Tuesday, January 4, 2011

Review - The King's Speech

With an uplifting outlook, spry sense of humour, and touching portrayal of an unlikely friendship, The King's Speech makes for a satisfying piece of lite entertainment.

The Duke of York, Albert Fredrick Arthur George (or Bertie as we affectionately come to know him), has a problem. Having been neglected and mistreated all his life in the shadow of older brother Edward, the heir to their father's throne, Bertie has developed a nervous stammer that undermines him and the significance of his royal station every time he attempts to speak. His wife Elizabeth seeks the aid of Australian speech therapist Lionel Logue, who is ambitious about getting to the root of Bertie`s troubles. The mechanics of speaking is not the issue. It's poor Bertie's confidence and sense of self-worth that needs a shot in the arm, especially with WWII looming on the horizon.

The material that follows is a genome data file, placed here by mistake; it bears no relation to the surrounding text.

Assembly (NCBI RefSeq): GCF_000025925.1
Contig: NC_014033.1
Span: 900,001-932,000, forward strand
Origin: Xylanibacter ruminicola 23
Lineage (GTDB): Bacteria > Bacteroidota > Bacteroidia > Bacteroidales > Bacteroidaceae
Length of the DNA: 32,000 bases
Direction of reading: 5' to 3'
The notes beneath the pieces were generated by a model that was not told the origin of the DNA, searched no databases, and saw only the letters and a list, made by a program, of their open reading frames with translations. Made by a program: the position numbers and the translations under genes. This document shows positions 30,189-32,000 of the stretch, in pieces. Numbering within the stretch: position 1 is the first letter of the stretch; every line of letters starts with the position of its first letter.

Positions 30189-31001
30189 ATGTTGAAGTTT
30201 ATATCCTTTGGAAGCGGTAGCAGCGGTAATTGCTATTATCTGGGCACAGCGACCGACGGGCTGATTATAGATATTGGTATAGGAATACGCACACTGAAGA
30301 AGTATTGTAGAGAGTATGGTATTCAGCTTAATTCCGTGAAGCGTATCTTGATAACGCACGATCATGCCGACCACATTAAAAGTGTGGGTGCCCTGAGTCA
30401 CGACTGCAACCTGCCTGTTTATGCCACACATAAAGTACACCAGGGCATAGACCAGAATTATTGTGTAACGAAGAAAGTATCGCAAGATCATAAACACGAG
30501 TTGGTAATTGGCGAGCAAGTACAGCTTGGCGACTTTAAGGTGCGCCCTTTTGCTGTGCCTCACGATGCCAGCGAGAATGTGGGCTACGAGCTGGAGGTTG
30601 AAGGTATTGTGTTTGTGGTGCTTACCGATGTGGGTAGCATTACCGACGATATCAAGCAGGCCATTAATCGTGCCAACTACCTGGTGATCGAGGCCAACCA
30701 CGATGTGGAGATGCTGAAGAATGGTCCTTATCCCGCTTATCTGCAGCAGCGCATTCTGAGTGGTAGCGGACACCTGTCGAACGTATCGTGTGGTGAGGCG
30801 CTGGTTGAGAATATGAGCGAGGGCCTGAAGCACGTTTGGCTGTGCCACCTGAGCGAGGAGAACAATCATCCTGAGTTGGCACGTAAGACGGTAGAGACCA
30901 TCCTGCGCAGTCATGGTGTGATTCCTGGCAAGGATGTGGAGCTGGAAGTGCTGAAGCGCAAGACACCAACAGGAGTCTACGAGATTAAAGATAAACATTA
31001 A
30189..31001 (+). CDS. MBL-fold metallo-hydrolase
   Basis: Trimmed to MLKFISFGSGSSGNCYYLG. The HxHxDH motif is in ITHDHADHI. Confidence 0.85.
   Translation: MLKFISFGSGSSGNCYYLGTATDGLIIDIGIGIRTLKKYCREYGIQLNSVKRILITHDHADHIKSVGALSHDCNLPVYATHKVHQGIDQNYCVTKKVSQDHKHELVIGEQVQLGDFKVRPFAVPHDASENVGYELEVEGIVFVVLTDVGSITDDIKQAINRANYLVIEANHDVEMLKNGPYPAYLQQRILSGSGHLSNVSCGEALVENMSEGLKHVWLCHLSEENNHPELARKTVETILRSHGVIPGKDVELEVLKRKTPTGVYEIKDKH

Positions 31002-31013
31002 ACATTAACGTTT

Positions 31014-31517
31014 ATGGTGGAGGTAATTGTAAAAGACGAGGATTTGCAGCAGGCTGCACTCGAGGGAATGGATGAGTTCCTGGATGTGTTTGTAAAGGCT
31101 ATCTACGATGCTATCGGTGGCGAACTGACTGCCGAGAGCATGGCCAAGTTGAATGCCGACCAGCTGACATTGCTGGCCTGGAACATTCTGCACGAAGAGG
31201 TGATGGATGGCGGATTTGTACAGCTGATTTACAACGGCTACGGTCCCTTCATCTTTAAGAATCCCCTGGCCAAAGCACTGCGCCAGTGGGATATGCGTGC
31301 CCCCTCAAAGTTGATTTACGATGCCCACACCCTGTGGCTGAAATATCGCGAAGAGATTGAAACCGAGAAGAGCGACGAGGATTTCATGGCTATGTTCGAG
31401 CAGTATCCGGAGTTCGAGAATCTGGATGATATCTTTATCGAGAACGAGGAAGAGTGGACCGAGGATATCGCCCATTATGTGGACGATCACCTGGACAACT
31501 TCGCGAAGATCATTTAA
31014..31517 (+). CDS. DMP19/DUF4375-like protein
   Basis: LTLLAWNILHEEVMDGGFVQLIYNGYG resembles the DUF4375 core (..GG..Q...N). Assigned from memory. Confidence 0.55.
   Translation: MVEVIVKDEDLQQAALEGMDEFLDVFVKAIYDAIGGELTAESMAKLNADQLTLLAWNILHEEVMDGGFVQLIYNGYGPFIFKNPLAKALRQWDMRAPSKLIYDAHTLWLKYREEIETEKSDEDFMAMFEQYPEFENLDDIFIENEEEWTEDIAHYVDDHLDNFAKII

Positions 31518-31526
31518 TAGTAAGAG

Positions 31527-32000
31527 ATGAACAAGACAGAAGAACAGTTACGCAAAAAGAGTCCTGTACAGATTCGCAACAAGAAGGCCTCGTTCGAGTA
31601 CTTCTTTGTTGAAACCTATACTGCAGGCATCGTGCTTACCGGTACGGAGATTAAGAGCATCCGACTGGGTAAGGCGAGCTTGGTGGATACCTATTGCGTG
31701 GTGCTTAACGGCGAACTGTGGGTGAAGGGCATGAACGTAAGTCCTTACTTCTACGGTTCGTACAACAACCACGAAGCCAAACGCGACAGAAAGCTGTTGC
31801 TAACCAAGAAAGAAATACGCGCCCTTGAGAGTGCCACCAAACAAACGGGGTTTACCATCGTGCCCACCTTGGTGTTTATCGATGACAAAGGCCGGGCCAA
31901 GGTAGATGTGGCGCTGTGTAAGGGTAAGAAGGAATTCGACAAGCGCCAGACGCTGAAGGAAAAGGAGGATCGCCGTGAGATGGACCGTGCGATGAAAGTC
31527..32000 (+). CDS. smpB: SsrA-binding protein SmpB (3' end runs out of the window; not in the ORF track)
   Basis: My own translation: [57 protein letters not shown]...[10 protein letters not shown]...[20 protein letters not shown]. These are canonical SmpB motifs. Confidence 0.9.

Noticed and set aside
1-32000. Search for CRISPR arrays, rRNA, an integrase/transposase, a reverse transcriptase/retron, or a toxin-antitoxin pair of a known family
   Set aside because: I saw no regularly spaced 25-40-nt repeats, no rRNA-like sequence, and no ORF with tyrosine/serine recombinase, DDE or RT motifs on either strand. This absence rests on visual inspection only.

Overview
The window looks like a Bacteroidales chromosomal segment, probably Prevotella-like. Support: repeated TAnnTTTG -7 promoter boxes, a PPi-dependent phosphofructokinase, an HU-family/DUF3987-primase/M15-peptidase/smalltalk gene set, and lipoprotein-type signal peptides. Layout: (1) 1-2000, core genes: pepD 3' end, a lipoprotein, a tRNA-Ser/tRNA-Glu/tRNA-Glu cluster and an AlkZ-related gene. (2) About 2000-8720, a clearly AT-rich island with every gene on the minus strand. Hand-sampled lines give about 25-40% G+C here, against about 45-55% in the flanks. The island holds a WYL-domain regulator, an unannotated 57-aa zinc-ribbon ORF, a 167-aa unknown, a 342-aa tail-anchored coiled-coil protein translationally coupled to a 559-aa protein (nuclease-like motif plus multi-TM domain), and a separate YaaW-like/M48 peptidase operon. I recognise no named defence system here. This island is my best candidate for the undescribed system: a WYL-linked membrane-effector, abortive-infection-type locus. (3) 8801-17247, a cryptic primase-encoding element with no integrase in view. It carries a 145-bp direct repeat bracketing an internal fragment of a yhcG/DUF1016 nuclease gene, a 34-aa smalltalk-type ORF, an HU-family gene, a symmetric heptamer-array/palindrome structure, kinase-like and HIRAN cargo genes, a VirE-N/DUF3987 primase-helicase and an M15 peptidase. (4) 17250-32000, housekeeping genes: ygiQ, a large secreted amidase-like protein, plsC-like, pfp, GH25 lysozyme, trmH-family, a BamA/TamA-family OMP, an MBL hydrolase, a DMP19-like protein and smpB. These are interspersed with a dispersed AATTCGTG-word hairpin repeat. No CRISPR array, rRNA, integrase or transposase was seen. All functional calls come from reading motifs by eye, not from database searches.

Colin Firth is quite excellent as Bertie. He's able to elicit our sympathy easily enough, but it's the more rough-around-the-edge qualities like his quick temper and social elitism that bring a sense of humanity to his character. He plays very well with Geoffrey Rush as Logue, enjoying a warm but sometimes tense chemistry from which stems the movie's heart. Themes about class distinctions and inequality are made, albeit a tad bluntly, by David Seidler's witty script, and are fleshed out even more by Eve Stewart's magnificent production design.

Obviously, anyone who even reads this site and others like it already knows that this film is an Oscar frontrunner. Nominations for Picture, Director, Actor, Supporting Actor, Supporting Actress, Original Screenplay, Art Direction, Costume Design, and probably Original Score are on their way. I'd be really pleased to see it nab a nomination for film editor Tariq Anwar as well, whose shrewd cutting does a terrific job at evoking just the right tone for each scene.

*** out of ****

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